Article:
Large Scale Image Pipeline – Part 2 – Image Build Process

In the past couple of posts I’ve outlined our environment and our goals/requirements for an on-premises Image Pipeline process. I then went through setting up vSphere JSON Persistent Content Libraries to a single datastore for faster item sharing across multiple vCenter servers.

In this post, I’ll go over the Image Build process itself. I’m not going to regurgitate intro posts of the tools we’re using. As stated before, this chain will take the basics to the next level but I will link to other posts on how to get started.

This time we will focus on the left side of the diagram below in the original post.

CL-DataFlow

Orchestration:

We needed to orchestrate all of the automated pieces of the process that were written buy multiple people on our team. All of these steps are being stored in our local GitHub server using standard Dev processes for small change commits. We already have Jenkins running with the Git plug-in installed for Dev teams so it was a no-brainer to use the same tool.

There’s a bunch of posts on how to install Jenkins and integrate it with GitHub that you can follow for this setup. It also has a great tutorial on how to use build commands to get you going. If you want to do this in your lab, this post is great for running Jenkins and Gitlab via Docker containers.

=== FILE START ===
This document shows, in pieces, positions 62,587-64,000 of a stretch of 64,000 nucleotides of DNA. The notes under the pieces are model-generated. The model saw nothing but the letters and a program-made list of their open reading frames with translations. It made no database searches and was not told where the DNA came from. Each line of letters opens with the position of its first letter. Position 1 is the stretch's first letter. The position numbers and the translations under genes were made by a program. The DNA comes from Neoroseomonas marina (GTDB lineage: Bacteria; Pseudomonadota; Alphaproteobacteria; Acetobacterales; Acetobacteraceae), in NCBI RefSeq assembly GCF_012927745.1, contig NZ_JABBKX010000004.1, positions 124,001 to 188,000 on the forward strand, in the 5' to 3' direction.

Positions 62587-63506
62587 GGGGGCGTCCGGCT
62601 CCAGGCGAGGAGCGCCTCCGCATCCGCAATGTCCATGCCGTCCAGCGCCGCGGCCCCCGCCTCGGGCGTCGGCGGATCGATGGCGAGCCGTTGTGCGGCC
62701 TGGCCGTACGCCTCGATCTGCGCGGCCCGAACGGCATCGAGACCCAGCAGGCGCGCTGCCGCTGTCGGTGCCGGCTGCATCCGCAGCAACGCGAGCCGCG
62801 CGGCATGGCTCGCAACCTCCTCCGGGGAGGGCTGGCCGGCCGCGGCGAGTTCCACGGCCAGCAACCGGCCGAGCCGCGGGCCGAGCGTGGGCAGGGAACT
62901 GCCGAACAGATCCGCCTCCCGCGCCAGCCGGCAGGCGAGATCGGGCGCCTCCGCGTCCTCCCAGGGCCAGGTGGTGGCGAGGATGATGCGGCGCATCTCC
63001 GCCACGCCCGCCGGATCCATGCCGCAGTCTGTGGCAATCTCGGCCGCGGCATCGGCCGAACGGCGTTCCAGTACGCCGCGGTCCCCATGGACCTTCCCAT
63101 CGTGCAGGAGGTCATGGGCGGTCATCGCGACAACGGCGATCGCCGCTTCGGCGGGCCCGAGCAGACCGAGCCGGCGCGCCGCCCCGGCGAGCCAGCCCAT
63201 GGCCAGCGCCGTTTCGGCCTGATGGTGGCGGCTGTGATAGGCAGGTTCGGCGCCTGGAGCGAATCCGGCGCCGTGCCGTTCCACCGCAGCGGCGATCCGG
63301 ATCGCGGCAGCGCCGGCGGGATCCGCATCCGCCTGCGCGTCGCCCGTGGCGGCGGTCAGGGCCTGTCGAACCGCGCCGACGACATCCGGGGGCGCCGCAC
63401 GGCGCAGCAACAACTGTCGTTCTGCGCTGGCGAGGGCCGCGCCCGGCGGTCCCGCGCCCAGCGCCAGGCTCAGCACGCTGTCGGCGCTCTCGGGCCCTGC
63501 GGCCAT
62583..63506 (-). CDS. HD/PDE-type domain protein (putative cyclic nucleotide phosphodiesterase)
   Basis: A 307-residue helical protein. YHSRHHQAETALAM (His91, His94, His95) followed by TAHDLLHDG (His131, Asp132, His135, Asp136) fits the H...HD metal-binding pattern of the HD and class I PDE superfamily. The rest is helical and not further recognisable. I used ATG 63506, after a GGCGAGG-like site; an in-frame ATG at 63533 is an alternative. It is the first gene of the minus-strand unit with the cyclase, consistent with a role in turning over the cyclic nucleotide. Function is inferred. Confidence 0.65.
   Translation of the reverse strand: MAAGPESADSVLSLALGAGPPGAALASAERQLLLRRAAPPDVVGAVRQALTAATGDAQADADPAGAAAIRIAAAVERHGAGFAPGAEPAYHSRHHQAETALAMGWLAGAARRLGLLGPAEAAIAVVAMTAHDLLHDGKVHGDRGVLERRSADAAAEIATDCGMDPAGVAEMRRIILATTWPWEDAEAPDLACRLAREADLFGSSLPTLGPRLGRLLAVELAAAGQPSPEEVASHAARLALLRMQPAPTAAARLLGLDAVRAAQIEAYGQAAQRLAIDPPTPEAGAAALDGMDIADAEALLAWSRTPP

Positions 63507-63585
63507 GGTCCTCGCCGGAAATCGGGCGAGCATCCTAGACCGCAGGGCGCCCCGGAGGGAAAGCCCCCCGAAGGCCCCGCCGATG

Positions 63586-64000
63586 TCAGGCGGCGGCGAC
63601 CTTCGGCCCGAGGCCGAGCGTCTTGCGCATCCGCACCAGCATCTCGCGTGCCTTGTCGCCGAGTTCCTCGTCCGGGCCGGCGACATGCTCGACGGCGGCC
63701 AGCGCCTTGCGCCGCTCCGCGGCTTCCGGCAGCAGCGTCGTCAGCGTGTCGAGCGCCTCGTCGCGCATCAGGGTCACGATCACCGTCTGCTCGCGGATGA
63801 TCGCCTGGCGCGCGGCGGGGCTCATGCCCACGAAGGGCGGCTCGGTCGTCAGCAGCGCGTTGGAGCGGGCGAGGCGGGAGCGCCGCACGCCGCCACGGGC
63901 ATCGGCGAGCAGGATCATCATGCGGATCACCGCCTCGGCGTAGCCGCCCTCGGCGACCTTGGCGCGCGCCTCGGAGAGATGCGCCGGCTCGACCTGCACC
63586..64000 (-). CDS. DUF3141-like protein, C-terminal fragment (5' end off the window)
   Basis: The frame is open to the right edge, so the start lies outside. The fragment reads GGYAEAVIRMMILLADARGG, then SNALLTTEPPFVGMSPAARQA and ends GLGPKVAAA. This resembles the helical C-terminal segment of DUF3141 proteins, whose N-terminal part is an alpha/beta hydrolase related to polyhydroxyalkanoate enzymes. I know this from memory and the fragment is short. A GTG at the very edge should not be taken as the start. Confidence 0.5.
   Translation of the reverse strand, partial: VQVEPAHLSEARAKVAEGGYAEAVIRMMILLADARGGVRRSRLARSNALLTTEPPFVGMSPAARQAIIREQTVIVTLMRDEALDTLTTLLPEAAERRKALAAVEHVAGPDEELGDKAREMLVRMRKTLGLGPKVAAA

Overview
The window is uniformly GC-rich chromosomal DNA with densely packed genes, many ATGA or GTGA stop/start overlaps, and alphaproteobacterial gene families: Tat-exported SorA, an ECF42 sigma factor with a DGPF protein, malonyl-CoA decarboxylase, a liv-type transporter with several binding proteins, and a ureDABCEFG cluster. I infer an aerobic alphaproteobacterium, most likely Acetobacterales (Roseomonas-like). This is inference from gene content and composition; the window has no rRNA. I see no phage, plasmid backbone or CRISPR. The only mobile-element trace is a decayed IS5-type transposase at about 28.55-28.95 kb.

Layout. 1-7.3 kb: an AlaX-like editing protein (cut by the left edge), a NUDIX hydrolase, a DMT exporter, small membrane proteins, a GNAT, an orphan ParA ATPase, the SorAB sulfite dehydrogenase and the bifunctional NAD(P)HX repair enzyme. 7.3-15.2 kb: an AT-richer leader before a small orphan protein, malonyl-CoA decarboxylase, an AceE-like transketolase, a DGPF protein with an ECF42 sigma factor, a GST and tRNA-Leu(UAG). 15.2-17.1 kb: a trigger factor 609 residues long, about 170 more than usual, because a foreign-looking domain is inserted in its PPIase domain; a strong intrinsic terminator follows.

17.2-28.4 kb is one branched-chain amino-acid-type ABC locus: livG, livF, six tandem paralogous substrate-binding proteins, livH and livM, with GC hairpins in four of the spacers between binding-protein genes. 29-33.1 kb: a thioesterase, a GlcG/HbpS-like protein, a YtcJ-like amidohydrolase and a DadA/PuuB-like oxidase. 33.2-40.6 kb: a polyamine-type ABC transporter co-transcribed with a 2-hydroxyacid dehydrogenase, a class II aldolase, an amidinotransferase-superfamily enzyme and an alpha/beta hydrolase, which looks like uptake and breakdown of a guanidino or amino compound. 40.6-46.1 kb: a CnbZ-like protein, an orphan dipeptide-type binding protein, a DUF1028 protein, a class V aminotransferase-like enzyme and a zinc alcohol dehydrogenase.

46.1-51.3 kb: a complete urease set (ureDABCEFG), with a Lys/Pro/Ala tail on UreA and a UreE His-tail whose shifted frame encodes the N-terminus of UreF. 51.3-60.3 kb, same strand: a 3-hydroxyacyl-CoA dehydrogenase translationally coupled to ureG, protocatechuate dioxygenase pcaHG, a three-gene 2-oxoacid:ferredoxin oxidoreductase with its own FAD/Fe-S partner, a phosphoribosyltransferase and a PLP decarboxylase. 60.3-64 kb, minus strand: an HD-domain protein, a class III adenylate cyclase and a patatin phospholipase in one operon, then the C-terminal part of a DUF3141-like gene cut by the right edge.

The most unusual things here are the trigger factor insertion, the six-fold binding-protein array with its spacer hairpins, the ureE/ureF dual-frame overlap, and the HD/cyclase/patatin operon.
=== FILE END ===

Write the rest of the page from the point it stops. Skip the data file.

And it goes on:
Within our configuration, we utilize the Pipeline section and store our Jenkins script within GitHub as well. We have this setup to run every Tuesday automatically and can manually run it if there’s a special patch release that needs to get out right away.JenkinsPipelineScript.PNG

The Jenkins job four building base OS images only has five stages. Declarative (get code and environment variables from GitHub), Call Build Script, laying down the OS along with patching/customization, call upload to Artifactory script, and then the upload process to Artifactory. As you can see, this takes a little over 2.5 hours to complete. You’ll see why when we look at all the provisioning steps Packer is completing.

JenkinsRun.PNG

OS Build:

For building the OS itself, we decided to utilize Packer. The basics for this have been covered in many blog posts (here and here) so I won’t go over that here. What I did want to mention is what needs to be done during this process so VM’s can be customized and properly deployed once in a Content Library.